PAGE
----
Academic journal article Anglican Theological Review

Editor's Notes

Academic journal article Anglican Theological Review

Editor's Notes

Article excerpt

Authority-where it lies, who exercises it, and how it is to be exercised-has always generated theological questions. Because they are questions with a practical bearing, however "theoretical" they become, the Christian church has had to deal with them over and over. The Windsor Report, to which the last issue of this journal was devoted, is a case in point. If it does nothing else, the Report shows clearly how new situations call for new investigation of perennial issues. One of the Report's more notable pronouncements is to the effect that it will not do to invoke the authority of the Holy Spirit as an all-purpose trump card. Yet neither will it do to discount the Spirit s work in the church's working-out of its concrete difficulties. How, then, shall Christians arrive at an authoritative understanding of how the authority of the Spirit is to be discerned? Such is the problematic that Nicholas Healy explores in the address with which this issue opens. Speaking as a Roman Catholic, at a university with deep Anglican roots, Healy brings an illuminating perspective to issues that will not grow less pressing in any foreseeable future.

The idea that the authoritative formulas which articulate the Anglicanness of Anglicanism are not doctrinal but liturgical has been an Anglican commonplace for some time now. As with much conventional wisdom, there is more that needs to be said, but certainly the meaning embodied in the practice of "common prayer" has played and continues to play a central role in defining Anglican identity. In this regard it is interesting to note that the Episcopal Church's "new" Prayer Book is now one of the oldest revisions in the Anglican Communion. Since it came into use thirty years ago, rites of initiation, especially, have been subject to further consideration, with the result that a very old question-the nature and purpose of confirmationhas reappeared in a new context. Two of the essays in this issue, written by Kathryn Tanner and Joe Burnett, were contributions to discussion of this question in the Theology Committee of the Episcopal Church's House of Bishops. The ATR is grateful to the Committee's chair, Bishop Henry Parsley, for making it possible to bring them to a wider audience.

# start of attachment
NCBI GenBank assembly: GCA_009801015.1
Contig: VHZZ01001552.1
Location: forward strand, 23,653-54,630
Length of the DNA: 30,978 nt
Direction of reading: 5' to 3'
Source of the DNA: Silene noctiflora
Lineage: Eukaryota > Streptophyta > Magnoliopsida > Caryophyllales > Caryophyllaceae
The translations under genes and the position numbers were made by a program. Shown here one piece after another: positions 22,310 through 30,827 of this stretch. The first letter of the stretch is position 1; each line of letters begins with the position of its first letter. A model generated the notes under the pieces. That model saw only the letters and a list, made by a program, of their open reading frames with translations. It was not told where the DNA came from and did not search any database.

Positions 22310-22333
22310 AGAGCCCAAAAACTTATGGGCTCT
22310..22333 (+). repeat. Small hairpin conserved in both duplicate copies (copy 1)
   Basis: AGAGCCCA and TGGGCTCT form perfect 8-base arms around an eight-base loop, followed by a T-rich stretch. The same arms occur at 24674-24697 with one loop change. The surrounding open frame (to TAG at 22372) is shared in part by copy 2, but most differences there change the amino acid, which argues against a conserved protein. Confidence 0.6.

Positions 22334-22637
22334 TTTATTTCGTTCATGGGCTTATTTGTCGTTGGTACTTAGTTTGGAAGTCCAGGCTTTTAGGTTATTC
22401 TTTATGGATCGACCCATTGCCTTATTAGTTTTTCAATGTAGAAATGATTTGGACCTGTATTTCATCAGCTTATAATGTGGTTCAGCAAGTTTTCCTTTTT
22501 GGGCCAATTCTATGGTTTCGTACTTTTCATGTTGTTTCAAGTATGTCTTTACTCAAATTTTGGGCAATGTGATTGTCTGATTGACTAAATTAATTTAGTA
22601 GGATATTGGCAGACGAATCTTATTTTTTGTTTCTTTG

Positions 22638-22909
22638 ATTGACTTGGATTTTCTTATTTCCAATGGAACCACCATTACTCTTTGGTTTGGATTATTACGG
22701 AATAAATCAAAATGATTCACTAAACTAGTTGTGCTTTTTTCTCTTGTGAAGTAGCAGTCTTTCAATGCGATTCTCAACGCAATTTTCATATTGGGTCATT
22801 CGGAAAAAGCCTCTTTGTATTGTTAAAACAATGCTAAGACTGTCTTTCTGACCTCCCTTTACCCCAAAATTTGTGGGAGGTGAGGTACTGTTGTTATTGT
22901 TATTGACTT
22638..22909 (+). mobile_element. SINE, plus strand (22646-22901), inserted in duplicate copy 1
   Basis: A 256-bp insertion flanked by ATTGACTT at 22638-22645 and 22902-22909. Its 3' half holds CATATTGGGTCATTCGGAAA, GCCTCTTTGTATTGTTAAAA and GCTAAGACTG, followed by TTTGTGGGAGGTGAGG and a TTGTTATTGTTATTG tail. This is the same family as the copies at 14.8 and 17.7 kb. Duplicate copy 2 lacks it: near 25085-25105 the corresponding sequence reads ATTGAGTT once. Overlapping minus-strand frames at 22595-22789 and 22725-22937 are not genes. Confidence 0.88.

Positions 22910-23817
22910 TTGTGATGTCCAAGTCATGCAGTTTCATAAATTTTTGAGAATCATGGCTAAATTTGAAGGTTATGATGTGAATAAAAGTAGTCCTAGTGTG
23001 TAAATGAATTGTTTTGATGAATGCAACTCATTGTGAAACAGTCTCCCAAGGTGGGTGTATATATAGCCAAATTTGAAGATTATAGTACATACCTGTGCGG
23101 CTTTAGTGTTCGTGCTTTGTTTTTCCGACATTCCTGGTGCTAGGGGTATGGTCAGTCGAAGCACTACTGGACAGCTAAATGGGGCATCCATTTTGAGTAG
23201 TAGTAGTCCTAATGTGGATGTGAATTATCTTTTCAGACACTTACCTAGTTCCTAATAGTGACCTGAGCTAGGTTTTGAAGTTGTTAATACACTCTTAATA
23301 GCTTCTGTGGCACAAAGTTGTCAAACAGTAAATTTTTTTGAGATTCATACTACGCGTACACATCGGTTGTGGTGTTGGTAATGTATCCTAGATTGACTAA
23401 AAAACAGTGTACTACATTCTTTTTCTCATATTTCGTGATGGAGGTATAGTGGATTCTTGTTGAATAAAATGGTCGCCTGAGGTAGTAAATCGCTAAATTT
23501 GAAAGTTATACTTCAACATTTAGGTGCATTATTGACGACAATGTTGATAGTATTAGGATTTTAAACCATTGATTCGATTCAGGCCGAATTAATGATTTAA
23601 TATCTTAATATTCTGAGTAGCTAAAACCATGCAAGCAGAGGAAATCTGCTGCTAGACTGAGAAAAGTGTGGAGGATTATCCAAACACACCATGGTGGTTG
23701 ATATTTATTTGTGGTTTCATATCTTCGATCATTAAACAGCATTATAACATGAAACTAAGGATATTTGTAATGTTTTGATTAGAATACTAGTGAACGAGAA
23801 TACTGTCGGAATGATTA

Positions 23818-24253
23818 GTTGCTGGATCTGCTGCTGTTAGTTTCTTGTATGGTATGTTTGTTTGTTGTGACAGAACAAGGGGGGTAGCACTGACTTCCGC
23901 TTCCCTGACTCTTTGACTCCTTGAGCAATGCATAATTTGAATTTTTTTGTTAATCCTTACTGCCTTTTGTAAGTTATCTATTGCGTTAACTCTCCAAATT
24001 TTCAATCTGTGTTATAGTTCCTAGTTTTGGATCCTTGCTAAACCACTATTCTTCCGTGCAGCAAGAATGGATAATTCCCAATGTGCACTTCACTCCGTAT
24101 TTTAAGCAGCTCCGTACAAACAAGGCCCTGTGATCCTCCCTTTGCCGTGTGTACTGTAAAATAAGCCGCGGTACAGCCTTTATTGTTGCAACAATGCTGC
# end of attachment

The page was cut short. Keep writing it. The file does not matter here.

It is a pleasure to welcome back to these pages Douglas BurtonChristie, whose explorations of spirituality have been received with enthusiasm by readers of this journal. Here his theme is solitude in the most serious sense: a solitude, as he puts it, "not rooted in fear or a desire to flee from the challenges of relationship, but rather arising from a desire to face oneself honestly, to be remade in the image of God, and to arrive at a deeper sense of how to live in authentic relationship with others. …

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